Home / Management/ Rasakantha Rasiah takes over reins at SLID

Rasakantha Rasiah takes over reins at SLID

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SLID new Chairman Rasakantha Rasiah  being congratulated by his predecessor Preethi Jayawardena

Council of members for the year 2019/20. From left: Vice Chairman Aroshi Nanayakkara, Senior Vice Chairman  Faizal Salieh, Chairman Rasakantha Rasiah, Past Chairperson Shiromal Cooray, Immediate Past Chairman Preethi Jayawardena, Vish Govindasamy,   Nadija Tambiah and SLID CEO Chamindā de Silva. Members of the new Council not present were Dinesh Weerakkody, Prakash Schaffter, Dilshan Rodrigo, Dr. Roshan Perera and Samadanie Kiriwandeniya 


By ChamindÀ de Silva 

The Sri Lanka Institute of Directors (SLID) held their Annual Membership Meeting (AMM) on 27 June with over 100 members in attendance at this momentous evening when the leadership of the Institute changed hands. 

Preethi Jayawardena completed his two-year term as Chairman and at the AMM Rasakantha Rasiah was elected unanimously as the new Chairman of SLID for the next two years.

Shiromal Cooray steps down from the Governing Council after serving more than 12 years first, as a Council Member, then as the Chairperson during the period 2015-17 and lastly as the Immediate Past Chairperson. She has been one of the main driving forces behind the transformation of SLID. She will continue to support SLID actively in her role as a Committee Member of the Women Directors Forum.

SLID new Chairman Rasakantha Rasiah
Outgoing Chairman Preethi Jayawardena
Chief Guest Dr. Kanag-Isvaran

The other officials elected to the Council of members for the year 2019/20 were Faizal Salieh as Senior Vice Chairman, Aroshi Nanayakkara as Vice Chairman and Dinesh Weerakkody, Prakash Schaffter, Vish Govindasamy, Dilshan Rodrigo, Nadija Tambiah and Dr. Roshan Perera. Samadanie Kiriwandeniya was elected to fill the vacancy created by the retirement by rotation of Shiromal Cooray from the Council.

The Annual Report and Financial Statements for the period ending 31 March 2019 were presented and approved by the membership whilst KPMG were re-appointed as the Auditors for 2020.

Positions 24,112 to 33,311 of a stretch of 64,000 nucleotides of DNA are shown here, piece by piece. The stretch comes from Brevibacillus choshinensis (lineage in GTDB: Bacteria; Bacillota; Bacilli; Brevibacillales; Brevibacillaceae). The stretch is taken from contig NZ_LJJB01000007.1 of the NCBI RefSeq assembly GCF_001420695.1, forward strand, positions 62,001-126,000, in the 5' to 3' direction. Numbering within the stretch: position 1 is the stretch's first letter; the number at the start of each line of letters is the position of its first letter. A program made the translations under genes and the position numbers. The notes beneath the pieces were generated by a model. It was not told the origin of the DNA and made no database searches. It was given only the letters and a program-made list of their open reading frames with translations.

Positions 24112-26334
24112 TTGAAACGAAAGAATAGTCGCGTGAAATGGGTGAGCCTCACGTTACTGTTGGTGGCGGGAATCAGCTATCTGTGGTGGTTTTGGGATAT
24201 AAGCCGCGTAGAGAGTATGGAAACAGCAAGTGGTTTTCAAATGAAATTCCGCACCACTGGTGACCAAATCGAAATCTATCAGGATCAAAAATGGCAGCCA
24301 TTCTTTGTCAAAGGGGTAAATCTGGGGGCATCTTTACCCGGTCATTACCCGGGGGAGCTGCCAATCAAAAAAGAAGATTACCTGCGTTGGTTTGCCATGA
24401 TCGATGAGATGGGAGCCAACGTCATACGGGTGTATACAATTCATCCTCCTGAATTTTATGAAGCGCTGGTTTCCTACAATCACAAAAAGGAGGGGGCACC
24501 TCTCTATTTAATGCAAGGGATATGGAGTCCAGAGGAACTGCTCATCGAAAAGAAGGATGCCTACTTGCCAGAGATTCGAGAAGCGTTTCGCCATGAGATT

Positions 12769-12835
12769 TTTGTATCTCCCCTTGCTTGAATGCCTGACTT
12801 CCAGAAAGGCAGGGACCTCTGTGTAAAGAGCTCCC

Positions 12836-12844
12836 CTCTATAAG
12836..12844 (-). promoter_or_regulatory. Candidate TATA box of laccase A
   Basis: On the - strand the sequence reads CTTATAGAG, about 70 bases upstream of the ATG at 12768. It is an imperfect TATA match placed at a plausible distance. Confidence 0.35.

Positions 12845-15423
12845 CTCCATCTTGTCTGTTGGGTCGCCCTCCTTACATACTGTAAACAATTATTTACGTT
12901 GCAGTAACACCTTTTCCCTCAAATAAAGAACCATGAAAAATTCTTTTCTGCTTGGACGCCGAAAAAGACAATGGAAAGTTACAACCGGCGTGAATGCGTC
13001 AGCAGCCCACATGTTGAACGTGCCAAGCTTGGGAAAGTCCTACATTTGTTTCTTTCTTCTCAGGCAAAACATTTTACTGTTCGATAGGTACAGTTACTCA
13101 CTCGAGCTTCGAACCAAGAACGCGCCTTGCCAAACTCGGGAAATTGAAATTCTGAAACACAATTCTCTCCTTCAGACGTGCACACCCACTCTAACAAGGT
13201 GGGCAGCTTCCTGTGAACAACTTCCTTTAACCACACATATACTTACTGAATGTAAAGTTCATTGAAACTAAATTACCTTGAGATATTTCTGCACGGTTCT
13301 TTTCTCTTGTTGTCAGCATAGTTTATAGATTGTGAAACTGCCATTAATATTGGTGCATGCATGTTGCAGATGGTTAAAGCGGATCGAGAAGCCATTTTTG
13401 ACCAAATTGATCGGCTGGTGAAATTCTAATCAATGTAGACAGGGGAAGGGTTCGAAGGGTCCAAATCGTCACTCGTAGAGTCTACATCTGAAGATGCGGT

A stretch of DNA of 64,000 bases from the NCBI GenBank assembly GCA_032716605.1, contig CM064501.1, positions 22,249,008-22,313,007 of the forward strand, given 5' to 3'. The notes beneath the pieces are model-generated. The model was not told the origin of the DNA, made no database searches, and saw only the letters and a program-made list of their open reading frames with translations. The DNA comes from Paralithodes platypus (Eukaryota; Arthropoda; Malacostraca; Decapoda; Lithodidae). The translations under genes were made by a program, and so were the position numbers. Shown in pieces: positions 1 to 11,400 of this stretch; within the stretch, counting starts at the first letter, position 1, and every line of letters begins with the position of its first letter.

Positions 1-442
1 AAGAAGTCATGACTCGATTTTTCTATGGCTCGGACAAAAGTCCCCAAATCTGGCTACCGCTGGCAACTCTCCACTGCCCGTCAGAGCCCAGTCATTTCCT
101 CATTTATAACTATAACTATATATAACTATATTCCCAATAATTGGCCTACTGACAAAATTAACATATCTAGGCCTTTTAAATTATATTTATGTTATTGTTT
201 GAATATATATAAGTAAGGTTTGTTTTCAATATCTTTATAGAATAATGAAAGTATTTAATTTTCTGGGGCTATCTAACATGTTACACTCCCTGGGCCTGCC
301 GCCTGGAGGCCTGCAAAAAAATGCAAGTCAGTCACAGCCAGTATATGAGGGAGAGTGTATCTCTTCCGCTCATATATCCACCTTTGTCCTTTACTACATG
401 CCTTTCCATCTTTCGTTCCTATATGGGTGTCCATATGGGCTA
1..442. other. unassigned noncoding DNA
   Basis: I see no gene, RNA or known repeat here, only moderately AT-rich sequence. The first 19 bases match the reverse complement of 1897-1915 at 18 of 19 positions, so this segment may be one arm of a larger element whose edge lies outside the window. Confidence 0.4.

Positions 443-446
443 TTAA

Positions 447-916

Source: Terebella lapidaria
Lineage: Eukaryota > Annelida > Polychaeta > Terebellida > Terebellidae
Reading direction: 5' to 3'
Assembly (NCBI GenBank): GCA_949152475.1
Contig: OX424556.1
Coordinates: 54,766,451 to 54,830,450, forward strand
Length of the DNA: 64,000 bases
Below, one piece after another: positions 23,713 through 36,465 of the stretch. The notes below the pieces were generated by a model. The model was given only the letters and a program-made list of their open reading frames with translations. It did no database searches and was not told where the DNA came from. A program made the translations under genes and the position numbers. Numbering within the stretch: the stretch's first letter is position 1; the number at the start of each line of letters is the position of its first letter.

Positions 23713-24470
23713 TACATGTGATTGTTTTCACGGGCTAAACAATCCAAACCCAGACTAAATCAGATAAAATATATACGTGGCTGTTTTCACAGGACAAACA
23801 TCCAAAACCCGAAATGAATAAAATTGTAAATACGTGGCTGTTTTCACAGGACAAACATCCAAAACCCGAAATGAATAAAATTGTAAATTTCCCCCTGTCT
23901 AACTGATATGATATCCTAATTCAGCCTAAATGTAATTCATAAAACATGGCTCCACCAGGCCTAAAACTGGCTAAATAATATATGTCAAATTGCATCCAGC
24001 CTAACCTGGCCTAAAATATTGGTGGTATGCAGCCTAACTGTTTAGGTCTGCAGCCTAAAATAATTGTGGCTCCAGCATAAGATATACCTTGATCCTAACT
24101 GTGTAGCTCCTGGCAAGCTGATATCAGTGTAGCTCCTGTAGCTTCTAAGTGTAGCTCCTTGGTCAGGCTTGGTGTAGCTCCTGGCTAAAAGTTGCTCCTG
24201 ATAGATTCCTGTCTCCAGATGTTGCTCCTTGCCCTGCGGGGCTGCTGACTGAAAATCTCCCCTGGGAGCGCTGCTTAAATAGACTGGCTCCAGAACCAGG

The outgoing Chairman, Preethi Jayawardena in his speech spoke of SLID’s journey from the beginning and was proud of where SLID has come. He shared his appreciation of Immediate Past Chairperson Shiromal Cooray’s immense contribution to SLID and called her the ‘Iron Lady’ of SLID! He described her as ‘Susanthika’ who took over the baton and ran as fast as she could to bring SLID to where it is today making his two year term easier. He continued his address by sharing the achievements at SLID which he termed the ‘feathers in his cap’.

SLID was active in its advocacy and had many discussions with the SEC on the inclusion of women on Boards of listed companies which resulted in the inclusion of progressive gender quotas in the budget presented by the Minister of Finance in March this year. He said,“We believe that this is a first step and keen to assist companies to have more gender diverse Boards as well as to build a pipeline of Board ready women.” He also thanked the Chairman of the SEC, Ranel T. Wijesinha for his leadership and support.

Activity at SLID is not restricted to the private sector only and under the auspices of the National Human Resource Development Council, together with the Institute of Chartered Accountants Sri Lanka, SLID co-authored the ‘Handbook on Good Governance for Chairmen and Boards of Directors of Public Enterprises’ which was published in December 2017.